Our Observer Alain Wandimovi recently visited the Mugunga refugee camp in North Kivu, a northwestern region of the Democratic Republic of Congo. Since the end of April, the Congolese military has been deployed throughout North Kivu to track down army deserters who are loyal to rebel leader Bosco Ntaganda. Our Observer saw thousands of refugees who lost everything when the cla forced them to flee their homes. Today, all they want is to go back to their villages to save their crops.
The UN Refugee Agency estimates that between May 10 and 20, around 40,000 people from North Kivu were displaced by the fighting. Tens of thousands of families have sought refuge in the neighbouring countries of Rwanda and Uganda.
Former rebels from the National Congress for the Defence of the People (CNDP) became part of the national army three years ago. However, at the end of April, they deserted. Criticising President Joseph Kabila for not respecting the treaties that were signed in 2009 regarding their integration into the army, these disaffected soldiers now support the former head of the CNDP, Bosco Ntaganda, who is currently on the run. He is wanted by the International Criminal Court, which has accused him of committing war crimes during the armed conflicts that ravaged eastern Congo in 2002 and 2003. The Congolese military believe that Bosco Ntaganda ordered those loyal to him to desert.
Photo caption: In the last few days, the Congolese authorities, alongside aid organisations such as the UN Refugee Agency, the World Food Programme and Caritas, have been handing out medicine and food parcels to Mugunga’s refugees.
The Mugunga camp is located several kilometres west of Goma, the capital of North Kivu. The camp has existed ever since this region got caught up in the conflicts between armed groups and other African countries, principally Rwanda and Uganda, over twenty years ago.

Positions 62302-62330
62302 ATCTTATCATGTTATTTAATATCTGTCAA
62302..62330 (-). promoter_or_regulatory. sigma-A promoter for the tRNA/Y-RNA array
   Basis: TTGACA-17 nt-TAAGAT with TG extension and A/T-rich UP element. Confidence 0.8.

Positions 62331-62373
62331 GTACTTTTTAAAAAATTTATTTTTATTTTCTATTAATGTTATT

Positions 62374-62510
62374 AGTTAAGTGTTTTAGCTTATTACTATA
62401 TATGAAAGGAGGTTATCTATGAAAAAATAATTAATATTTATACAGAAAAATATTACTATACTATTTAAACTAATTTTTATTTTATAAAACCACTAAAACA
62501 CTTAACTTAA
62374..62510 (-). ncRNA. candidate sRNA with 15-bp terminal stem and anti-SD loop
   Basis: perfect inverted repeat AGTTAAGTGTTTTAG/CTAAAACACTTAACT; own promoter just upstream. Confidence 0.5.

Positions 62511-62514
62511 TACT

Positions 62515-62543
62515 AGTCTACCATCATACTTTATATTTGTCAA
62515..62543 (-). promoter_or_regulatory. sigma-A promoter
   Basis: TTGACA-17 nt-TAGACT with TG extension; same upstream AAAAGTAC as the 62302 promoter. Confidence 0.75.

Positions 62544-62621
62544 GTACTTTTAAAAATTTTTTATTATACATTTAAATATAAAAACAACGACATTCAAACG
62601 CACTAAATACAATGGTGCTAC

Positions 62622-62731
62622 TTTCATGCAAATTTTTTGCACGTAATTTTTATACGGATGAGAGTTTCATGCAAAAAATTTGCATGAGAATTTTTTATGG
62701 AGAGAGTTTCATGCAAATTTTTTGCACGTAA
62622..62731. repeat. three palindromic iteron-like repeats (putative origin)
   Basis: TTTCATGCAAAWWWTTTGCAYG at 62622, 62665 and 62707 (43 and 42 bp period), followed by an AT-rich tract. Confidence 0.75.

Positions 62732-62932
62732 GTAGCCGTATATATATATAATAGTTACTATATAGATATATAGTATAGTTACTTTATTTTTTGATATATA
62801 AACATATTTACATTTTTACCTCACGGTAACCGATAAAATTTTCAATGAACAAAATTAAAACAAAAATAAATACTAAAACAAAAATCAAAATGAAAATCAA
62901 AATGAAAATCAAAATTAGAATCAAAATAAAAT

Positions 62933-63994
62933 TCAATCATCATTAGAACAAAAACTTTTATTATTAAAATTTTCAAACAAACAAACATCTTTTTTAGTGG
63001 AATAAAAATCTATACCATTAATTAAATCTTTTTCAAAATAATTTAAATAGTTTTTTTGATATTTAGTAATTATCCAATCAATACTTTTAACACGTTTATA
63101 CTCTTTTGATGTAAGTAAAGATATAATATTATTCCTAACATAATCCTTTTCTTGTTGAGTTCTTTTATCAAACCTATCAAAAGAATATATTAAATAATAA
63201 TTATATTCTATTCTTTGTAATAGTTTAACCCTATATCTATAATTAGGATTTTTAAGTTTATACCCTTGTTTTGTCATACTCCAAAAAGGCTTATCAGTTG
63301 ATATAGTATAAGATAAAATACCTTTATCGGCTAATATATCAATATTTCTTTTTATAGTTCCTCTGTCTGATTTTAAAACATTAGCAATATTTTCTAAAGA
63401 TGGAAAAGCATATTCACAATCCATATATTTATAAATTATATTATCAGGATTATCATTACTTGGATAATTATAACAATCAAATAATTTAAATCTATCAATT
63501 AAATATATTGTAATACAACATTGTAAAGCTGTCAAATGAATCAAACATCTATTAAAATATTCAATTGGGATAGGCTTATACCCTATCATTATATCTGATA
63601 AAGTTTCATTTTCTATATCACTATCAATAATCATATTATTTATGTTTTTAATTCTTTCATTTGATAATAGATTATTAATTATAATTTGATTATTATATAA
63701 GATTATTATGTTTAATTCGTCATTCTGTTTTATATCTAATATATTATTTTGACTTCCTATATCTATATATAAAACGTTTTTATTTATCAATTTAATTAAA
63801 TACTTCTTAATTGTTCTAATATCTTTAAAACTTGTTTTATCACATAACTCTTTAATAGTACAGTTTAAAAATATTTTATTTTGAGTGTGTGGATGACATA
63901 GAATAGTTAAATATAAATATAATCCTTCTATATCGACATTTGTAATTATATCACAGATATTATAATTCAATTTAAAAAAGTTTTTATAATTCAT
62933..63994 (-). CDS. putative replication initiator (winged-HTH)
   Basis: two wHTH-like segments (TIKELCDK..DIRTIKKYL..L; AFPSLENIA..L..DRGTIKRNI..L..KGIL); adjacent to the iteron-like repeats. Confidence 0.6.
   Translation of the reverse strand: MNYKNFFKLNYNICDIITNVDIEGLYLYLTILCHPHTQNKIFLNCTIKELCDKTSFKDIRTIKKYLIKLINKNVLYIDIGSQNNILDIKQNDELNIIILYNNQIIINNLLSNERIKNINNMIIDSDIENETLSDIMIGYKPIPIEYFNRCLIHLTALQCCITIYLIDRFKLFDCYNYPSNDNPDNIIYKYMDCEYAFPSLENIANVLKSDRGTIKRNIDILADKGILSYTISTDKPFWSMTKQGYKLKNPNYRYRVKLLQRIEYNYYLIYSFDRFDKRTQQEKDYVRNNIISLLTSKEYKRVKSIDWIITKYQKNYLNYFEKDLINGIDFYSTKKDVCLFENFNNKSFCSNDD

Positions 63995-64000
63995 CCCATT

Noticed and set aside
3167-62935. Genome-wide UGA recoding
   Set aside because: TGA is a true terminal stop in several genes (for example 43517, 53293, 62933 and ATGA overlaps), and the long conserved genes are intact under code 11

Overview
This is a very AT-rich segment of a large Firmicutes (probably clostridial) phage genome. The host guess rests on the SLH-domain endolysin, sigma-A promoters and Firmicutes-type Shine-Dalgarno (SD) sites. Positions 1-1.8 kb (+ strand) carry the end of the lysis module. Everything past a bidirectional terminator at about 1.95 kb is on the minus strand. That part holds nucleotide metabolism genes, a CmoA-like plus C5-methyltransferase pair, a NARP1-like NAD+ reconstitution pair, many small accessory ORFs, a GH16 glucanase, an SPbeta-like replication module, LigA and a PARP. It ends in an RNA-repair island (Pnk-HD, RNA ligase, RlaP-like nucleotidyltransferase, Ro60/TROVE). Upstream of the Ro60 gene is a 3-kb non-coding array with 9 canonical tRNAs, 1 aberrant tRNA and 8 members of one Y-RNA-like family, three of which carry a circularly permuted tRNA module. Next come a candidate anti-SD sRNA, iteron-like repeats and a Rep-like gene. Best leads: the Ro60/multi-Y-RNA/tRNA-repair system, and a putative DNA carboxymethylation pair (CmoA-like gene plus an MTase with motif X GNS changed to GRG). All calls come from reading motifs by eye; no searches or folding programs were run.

All photos were taken by our Observer, Alain Wandimoyi. 

'I saw a woman giving birth outside without any assistance'

Alain Wandimovi is a Goma-based blogger and photographer. On May 23 he visited the third section of the Mugunga camp (the camp is divided into three), where refugees have been arriving from Masisi, an area 60 kilometres northwest of Goma.
When I arrived in Mugunga 3, I was shocked by the conditions in which the refugees were living. In the last two weeks, almost 6,700 people have arrived in Mugunga 3, and the camp is a mess. There are no toilets, and the tents are completely falling apart. Some people are sleeping in the buildings that are used as schools for the children, but most people are just sleeping on the ground. I saw a woman giving birth outside without any assistance. There are many old people wandering around on their own, and many people are ill. Aid workers hand out food – corn flour and vegetable oil – but it’s not enough. These people are suffering from famine.

During the day, some men go to nearby building sites to try to find work, but the majority just stay here and wait. When they saw me taking photos, people thanked me and said they “would let the world know that we exist”. Everybody I spoke to in the camp told me the same thing, that what they want is not humanitarian aid but to go back to their villages to save their crops.